Cyndi Lauper Has Nothing on Us!

We’re all familiar with Cyndi Lauper’s Girls Just Wanna Have Fun, a huge hit. It was an anthem for many, shooting Lauper to the top of the charts. But it was her moving song True Colors that stopped many of us in our tracks. A song so meaningful, thought provoking, and honest inspired many to begin an inward journey.

As artists we’re blessed to have our “true colors” revealed regularly. Our art is the doorway to our soul. It allows us to tap into the deepest emotions, spiritual questions, and unconscious processes. It allows us to reveal happy, sad, and surprised. It challenges us to be authentic and honest because everything we create is beautiful. It’s a reflection of our soul, the most gorgeous creation of all.

Revealing our “true colors” inspires others to show themselves. It blazes a trail for others to show their “true selves”. Can you think of anything more healing both personally and universally than open and honest self-expression? The opportunity to write a song, write a poem, perform a monologue, paint a painting, chisel a sculpture or sew a quilt (just to name a few) adds to our collective consciousness. It is like making a deposit in our collective bank building our resources as spiritual beings having a human experience.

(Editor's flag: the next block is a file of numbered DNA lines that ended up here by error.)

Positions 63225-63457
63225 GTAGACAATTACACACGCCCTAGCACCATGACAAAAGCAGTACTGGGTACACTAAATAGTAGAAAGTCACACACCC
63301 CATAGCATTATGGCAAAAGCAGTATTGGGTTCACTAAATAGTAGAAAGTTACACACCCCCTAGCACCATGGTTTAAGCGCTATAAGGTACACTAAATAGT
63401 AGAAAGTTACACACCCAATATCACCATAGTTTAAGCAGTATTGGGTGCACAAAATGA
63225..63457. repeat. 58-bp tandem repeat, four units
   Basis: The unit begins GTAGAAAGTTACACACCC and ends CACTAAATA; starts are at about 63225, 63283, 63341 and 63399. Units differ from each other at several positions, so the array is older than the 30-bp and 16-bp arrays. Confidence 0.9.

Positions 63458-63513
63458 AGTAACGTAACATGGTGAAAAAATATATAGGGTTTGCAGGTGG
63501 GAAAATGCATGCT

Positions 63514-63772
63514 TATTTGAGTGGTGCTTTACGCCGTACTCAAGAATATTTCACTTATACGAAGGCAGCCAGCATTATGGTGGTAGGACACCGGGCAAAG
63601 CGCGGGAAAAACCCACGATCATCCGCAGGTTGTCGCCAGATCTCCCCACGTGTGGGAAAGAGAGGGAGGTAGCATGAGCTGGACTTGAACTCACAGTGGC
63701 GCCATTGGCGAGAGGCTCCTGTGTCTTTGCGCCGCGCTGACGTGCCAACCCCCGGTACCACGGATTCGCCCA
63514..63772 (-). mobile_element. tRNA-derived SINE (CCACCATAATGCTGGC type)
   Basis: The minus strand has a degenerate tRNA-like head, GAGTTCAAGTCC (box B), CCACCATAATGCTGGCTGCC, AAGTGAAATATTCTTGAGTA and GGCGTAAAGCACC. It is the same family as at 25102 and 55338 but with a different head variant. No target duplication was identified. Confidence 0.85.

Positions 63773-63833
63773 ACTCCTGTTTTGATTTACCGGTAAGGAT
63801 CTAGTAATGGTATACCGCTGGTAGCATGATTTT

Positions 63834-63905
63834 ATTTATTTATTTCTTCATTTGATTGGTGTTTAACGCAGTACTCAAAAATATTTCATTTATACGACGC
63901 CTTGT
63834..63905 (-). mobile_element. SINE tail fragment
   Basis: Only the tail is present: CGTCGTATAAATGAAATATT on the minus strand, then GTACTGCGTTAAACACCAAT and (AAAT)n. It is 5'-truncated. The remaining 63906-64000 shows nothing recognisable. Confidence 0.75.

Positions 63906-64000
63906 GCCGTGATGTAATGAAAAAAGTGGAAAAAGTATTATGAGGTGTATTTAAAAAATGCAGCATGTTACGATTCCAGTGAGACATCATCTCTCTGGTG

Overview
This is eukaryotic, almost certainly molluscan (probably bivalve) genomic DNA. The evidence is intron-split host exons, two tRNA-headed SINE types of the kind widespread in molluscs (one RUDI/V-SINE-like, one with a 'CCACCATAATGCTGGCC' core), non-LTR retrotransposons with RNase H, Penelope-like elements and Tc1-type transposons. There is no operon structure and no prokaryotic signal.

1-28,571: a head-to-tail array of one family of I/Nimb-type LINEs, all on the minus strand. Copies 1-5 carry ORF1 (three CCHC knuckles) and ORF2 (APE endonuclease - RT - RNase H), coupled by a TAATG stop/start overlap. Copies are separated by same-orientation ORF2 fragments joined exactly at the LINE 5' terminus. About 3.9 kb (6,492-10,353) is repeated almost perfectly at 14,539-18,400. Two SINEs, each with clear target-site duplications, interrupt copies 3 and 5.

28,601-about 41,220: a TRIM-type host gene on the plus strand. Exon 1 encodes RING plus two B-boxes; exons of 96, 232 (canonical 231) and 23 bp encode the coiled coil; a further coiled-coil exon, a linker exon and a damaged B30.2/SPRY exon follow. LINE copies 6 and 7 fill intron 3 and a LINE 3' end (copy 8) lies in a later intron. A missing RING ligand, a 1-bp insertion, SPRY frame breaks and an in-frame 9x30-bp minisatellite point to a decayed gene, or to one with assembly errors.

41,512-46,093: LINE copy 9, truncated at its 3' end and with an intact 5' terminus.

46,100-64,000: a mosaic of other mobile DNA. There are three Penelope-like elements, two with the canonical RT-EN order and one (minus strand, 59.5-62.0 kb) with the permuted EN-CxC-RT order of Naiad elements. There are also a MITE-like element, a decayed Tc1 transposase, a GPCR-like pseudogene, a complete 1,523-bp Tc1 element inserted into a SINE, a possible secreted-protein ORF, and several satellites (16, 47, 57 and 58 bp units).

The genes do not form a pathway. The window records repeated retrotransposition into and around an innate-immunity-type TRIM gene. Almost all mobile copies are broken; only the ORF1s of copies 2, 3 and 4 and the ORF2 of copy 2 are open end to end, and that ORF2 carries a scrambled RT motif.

In a world where many feel invisible, ultimate self-expression through art allows us to be seen, heard, and experienced. Our “true colors” are invitations to connection and that’s a catalyst for our immune systems. Our ability and willingness to reveal ourselves through art is freeing. It’s a breath of fresh air for the body, mind, and spirit.

I hope we all give a nod to Cyndi Lauper for providing a platform for self-acceptance. The song True Colors gives us the encouragement and support to put our art, our lives, and our truth out for all to see!

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Are You a Modern Day “Chicken Little”?

Do you remember the story of Chicken Little? He ran around screaming “The sky is falling, the sky is falling!!” I’m not saying that you’re an alarmist, but as artists we have some qualities that mimic Chicken Little. Are you wondering what they are?

The truth is artists are messengers. Fortunately, we’re not here to warn the world of impending doom, but we are here as social observers. We are nouvelle anthropologists and sociologists. We provide a reality check for society in a creative manner.